A North Carolina school system recently pulled a children's book, "Jacob’s New Dress," about a boy who puts on girls' clothing.
The Charlotte-Mecklenburg Schools system pulled the book after pressure from the self-described "pro-family" North Carolina Values Coalition, notes The New York Times.
School administrators wanted to use the book to teach about bullying as part of a first-grade lesson, but Tami Fitzgerald of the North Carolina Values Coalition objected.
"I read the book online," Fitzgerald stated. "It’s clearly geared to young children. The book is meant as a tool of indoctrination to normalize transgender behavior. I think a lot of parents would object to that."
According to Fitzgerald, parents did not get any prior notice about the book, and teachers were only told a few days in advance.
One of those teachers told Fitzgerald's group about it, which, in turn, issued a press release:
The purpose of our elementary schools is to teach writing, reading and arithmetic not to encourage boys to wear dresses. CMS is failing our children; in the recent 2016 state academic ratings, 43 of 165 CMS schools achieved overall pass rates below 50% and a majority (59%) earned a grade of C or below when measuring student proficiency and growth.
These lessons found in the book, Jacob's New Dress and My Princess Boy and other transgender curriculum are not appropriate for any child whose parents support traditional family values.
In the book, Jacob tries on a dress and a crown at school.
"I’ll be the princess," Jacob declares, but one of his classmates complains about his clothing choice.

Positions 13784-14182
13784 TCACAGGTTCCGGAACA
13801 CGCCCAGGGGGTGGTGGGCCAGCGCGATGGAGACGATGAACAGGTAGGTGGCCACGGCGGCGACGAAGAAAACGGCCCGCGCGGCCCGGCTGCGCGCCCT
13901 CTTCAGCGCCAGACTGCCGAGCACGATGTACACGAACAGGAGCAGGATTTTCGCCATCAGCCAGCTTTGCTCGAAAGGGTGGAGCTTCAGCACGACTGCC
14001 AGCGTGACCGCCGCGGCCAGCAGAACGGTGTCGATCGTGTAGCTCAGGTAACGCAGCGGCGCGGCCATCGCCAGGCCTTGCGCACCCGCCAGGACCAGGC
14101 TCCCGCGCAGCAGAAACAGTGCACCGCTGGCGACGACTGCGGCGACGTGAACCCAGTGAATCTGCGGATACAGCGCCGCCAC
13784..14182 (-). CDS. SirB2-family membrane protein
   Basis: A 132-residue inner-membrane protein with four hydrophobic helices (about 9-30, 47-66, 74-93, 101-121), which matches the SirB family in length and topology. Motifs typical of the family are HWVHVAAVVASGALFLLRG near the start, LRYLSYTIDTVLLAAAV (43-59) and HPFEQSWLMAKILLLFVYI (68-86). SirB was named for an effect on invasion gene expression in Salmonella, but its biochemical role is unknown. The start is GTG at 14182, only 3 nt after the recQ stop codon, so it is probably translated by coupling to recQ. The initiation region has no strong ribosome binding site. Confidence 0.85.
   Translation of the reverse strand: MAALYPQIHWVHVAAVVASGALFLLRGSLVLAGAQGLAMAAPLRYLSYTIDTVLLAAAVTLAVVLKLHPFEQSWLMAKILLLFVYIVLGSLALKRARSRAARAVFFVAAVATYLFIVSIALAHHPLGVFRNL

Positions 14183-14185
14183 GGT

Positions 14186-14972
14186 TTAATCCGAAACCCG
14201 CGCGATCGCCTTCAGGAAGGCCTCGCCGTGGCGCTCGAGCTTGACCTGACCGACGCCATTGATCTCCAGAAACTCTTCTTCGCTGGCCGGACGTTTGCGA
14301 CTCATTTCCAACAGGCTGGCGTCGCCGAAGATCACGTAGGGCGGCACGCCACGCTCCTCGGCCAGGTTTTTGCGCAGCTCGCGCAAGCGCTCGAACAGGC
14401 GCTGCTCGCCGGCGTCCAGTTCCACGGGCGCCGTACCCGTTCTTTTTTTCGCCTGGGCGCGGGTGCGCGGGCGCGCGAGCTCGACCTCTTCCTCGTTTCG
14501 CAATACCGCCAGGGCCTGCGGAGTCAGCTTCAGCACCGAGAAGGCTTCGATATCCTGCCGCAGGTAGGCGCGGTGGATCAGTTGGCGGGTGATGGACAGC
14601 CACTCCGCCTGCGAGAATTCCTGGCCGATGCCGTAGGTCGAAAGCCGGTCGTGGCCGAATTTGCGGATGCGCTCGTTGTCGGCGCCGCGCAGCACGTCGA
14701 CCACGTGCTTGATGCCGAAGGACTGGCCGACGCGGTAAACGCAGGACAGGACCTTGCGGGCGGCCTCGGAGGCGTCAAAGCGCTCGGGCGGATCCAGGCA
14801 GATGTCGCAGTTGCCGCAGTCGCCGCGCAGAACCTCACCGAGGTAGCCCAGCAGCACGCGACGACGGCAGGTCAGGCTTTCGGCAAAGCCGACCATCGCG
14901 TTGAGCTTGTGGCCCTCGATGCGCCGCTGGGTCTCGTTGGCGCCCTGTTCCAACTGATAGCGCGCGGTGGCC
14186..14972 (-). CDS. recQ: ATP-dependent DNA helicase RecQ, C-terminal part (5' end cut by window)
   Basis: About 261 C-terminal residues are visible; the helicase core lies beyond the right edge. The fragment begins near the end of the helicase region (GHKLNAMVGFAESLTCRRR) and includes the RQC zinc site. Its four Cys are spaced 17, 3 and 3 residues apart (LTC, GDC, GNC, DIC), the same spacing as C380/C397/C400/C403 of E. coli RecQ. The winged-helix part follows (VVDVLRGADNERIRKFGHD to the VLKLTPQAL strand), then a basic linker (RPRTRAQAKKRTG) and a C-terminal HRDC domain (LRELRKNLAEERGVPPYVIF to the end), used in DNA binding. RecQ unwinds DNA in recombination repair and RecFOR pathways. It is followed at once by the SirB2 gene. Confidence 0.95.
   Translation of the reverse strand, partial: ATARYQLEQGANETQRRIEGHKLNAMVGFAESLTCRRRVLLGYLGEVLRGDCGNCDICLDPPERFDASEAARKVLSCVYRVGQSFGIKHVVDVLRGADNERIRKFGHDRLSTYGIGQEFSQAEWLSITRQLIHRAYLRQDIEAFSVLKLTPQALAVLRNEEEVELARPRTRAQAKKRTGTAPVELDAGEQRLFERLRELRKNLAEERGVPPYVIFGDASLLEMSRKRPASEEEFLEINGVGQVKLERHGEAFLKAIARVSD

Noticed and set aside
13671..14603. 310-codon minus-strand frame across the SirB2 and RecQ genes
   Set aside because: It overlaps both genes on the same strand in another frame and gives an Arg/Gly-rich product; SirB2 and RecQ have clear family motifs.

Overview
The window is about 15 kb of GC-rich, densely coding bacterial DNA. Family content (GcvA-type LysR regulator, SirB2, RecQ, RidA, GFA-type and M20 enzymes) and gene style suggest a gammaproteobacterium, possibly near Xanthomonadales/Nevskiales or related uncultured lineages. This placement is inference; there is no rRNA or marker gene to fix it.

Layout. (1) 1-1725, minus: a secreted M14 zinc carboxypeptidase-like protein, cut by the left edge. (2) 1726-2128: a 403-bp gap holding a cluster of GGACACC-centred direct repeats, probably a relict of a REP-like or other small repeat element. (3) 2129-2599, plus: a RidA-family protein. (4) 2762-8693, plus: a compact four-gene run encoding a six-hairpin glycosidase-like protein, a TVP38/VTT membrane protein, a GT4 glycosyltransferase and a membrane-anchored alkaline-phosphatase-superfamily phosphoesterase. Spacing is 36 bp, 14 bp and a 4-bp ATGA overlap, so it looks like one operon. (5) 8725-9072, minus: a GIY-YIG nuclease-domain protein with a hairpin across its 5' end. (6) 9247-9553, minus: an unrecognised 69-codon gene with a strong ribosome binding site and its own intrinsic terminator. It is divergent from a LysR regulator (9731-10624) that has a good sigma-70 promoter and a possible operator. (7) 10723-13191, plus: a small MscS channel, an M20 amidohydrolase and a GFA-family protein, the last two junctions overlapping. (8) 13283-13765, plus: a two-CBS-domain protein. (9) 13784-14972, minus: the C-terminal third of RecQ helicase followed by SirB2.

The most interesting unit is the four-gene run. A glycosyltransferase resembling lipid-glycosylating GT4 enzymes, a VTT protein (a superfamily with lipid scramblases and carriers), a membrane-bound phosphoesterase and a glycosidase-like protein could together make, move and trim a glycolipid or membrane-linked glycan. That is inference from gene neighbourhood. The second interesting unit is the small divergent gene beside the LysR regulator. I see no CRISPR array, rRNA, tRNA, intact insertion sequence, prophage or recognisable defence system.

Jacob's mom helps him make a dress to wear to school, while the boy's dad exclaims, "Well, it’s not what I would wear, but you look great."
School system superintendent Ann Clark said the book was part of an "age-appropriate lesson" to help kids understand harassment and bullying for Child Abuse Prevention Month.
"The initial first-grade book selection, which focuses on valuing uniqueness and difference, has been replaced due to some concerns about the book," Clark said.
Ian Hoffman, who co-wrote the book with his wife, Sarah, told The New York Times in an email that the assertion "that a book can turn someone gay, or transgender, or anything else is bizarre."
"If a white kid reads a book about Martin Luther King, is that kid going to become black?" Ian added. "If a ballerina reads a book about football, is that going to make her try out for the NFL?"
Ian compared his character to a girl wearing pants 100 years ago, and how that was viewed by society.
According to Ian, the response to the book has been mostly positive, except for some Pennsylvania parents who were upset that they were not told that the book would be read to children in kindergarten in 2015, and now this issue in North Carolina:
What the North Carolina backlash tells us is that our book is needed. Our hope, when we wrote this book, was that some day it would be considered quaint. We imagined future generations saying, "What was the fuss about?" Clearly, there’s more work to do.